At the threshold of the third millennium, progress in the further exploration of the depths of the universe is threatened by human activities affecting the night sky. Briefly, these adverse effects are fourfold:

  1. Pollution by scattered light from ground based light sources.
    To millions of people living in or near great cities or industrial centres, the sight of the dark night sky is unknown. Plainly visible from space, this light not only obliterates the faint signals reaching us from the Universe, it also represents the useless waste of much fossil or nuclear fuel. Thus, economic incentive and scientific interest go hand in hand in this matter. Simple measures exist to direct light where it is needed, and thus both conserve energy and keep the night sky pristine; they need to be implemented more widely. The IAU values and supports the numerous national and local initiatives taken to promote understanding and action on this issue. IAU actions in this field are coordinated by the Working Group on "Controlling Light Pollution" under IAU Commission 50.
  2. Interference from man-made radio noise.
    Radio astronomy has contributed several of the most fundamental discoveries of the past century. Now, however, it is under relentless and increasing pressure, above all from the communications industry, to give up the protected wavebands containing the astrophysically most important frequencies. Considering that an ordinary portable telephone, if placed on the Moon, would be one of the very brightest sources in the radio sky at its wavelength, even sideband radiation from transmissions in a permitted waveband may be fatal to astronomy. Continued efforts by the IAU and URSI (Union de Radio Science Internationale), as represented by the Inter-Union Committee on the Allocation of Frequencies for Radio Astronomy and Space Science (IUCAF) within the International Telecommunications Union (ITU), are vital for radio astronomy to survive in the face of this competition.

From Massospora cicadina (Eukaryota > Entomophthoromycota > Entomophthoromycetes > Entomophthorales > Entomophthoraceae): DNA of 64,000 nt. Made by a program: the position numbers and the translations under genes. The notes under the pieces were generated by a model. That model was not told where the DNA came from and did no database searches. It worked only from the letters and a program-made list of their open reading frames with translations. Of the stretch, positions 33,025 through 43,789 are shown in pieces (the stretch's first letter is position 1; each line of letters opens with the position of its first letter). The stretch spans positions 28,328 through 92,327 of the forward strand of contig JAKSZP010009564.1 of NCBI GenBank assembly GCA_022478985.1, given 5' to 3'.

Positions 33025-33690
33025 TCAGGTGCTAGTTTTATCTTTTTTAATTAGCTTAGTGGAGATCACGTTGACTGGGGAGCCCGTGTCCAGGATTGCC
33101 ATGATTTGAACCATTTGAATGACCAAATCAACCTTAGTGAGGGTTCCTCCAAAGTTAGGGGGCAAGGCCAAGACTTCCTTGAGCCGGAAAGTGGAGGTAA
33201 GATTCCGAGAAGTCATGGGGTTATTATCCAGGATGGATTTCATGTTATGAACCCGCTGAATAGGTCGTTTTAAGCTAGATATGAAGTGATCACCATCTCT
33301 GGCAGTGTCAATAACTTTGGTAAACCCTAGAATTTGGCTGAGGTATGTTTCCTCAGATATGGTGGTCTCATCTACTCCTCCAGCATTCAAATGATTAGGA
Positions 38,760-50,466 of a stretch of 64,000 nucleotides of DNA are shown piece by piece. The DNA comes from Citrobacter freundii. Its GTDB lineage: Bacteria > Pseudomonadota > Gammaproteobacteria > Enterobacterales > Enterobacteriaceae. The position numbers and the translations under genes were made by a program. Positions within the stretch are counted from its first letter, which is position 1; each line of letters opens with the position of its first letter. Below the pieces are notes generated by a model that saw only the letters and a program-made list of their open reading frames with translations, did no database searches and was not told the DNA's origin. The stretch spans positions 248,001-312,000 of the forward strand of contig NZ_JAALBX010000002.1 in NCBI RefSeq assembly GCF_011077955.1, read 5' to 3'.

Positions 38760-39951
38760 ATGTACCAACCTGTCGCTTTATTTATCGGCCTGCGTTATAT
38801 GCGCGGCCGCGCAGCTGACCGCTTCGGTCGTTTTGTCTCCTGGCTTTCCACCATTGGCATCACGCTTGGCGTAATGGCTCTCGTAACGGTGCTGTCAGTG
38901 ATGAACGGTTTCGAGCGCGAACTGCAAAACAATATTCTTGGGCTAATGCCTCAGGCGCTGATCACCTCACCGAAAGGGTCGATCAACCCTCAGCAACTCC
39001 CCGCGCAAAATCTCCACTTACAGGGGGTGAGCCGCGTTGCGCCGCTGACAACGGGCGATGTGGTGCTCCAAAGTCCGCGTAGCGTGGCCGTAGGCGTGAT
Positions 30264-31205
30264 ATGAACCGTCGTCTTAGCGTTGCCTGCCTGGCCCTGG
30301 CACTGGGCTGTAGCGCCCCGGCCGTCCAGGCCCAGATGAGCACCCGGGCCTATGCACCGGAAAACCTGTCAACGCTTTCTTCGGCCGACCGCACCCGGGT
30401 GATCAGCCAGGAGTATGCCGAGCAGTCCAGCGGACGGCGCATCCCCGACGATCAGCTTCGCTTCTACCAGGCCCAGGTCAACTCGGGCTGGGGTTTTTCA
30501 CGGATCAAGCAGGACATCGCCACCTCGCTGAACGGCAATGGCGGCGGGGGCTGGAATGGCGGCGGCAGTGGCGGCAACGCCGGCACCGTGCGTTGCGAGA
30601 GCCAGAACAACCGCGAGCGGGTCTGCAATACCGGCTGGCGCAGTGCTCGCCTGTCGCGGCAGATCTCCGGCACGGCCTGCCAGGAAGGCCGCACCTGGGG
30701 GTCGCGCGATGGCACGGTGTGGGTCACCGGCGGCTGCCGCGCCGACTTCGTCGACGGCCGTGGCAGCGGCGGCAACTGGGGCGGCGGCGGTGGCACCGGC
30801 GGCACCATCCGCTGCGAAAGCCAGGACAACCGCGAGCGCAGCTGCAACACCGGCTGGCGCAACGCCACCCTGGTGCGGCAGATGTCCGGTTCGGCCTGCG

3. Space debris.
    Space debris from spacecraft and launchers has two kinds of deleterious effects on astronomy: First, it leaves luminous trails on the sky which ruin astronomical observations. Second, direct hits by spacecraft debris are a threat to the survival of scientific satellite observatories, including the International Space Station, somewhat analogous to the effects of swarms of small natural meteorites. The former effect is mainly felt by astronomers; the latter problem affects all satellites regardless of their purpose. For this reason, international efforts are under way to control the growth of space debris, which will hopefully also benefit astronomy.
  4. Technology experiments and artistic or commercial displays in space.
    Experiments continue to be proposed which would place strongly luminous objects in space, whether for technology assessment (generation and transmission of illumination or power), or for artistic or commercial purposes. Responsibly executed and carefully controlled experiments should, of course be allowed, but malfunctions may occur. Moreover, at the moment, no international regulations exist to prevent uncontrolled private and other enterprises from launching objects into space that would ruin the night sky for people of all nations, potentially for many generations: Unlike ground-based art or advertising displays, space displays respect no national sovereignty or environmental regulations. An international treaty is needed to prevent unbridled proliferation of such displays to the irreparable detriment of scientific progress in astronomy.

The IAU, therefore, urgently appeals to the nations of the world to negotiate and implement an international treaty regulating space activities that would unnecessarily endanger what is perhaps the last natural resource available to all mankind: The night sky. Clearly, nations should be free to develop potentially beneficial space technology in a controlled and responsible manner as defined by internationally recognised guidelines. The IAU urges, however, that such guidelines be defined with due regard to the protection of peaceful scientific investigation, following the models set by, e.g. the Antarctic Treaty or the international agreements on radio frequency allocations.